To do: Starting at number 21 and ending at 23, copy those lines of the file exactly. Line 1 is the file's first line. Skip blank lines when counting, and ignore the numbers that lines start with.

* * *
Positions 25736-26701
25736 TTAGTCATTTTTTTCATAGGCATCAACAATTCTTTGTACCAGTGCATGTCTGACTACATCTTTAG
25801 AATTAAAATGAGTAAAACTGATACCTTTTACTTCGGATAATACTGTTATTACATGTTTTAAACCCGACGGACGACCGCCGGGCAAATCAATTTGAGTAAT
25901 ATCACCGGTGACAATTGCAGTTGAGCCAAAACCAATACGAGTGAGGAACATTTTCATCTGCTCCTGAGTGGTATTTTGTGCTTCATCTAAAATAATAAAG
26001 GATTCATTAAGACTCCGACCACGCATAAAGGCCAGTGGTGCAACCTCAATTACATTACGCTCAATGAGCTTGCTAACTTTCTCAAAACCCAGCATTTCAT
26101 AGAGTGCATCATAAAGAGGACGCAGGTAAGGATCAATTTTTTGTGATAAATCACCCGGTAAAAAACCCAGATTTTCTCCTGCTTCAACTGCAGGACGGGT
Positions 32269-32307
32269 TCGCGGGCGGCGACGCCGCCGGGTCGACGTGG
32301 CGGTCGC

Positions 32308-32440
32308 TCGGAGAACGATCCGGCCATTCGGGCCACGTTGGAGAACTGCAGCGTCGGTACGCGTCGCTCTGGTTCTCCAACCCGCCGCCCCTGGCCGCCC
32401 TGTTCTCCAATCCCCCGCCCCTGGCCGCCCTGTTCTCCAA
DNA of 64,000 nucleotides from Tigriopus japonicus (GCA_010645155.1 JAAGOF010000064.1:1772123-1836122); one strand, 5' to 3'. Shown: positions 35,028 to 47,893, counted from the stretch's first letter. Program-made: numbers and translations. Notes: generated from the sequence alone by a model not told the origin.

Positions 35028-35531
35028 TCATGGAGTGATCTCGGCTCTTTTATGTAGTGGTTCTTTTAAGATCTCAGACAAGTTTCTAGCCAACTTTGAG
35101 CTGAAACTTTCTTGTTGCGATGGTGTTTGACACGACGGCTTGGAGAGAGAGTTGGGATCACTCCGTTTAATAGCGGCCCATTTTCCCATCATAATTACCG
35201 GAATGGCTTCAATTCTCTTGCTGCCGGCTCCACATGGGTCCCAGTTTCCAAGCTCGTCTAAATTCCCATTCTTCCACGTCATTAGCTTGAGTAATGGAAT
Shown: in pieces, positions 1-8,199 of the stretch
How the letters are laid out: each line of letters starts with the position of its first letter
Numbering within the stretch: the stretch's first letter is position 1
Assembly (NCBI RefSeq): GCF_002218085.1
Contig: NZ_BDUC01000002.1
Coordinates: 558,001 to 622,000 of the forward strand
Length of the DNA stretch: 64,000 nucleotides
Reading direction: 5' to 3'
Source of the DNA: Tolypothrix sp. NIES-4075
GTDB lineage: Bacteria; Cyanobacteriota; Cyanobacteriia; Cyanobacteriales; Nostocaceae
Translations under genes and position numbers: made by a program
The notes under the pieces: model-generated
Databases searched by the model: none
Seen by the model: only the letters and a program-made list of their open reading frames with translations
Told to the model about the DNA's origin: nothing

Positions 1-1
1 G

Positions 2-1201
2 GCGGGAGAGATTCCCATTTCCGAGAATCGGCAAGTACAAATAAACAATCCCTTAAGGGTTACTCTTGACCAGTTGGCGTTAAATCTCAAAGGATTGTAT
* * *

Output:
Assembly (NCBI RefSeq): GCF_002218085.1
Contig: NZ_BDUC01000002.1
Coordinates: 558,001 to 622,000 of the forward strand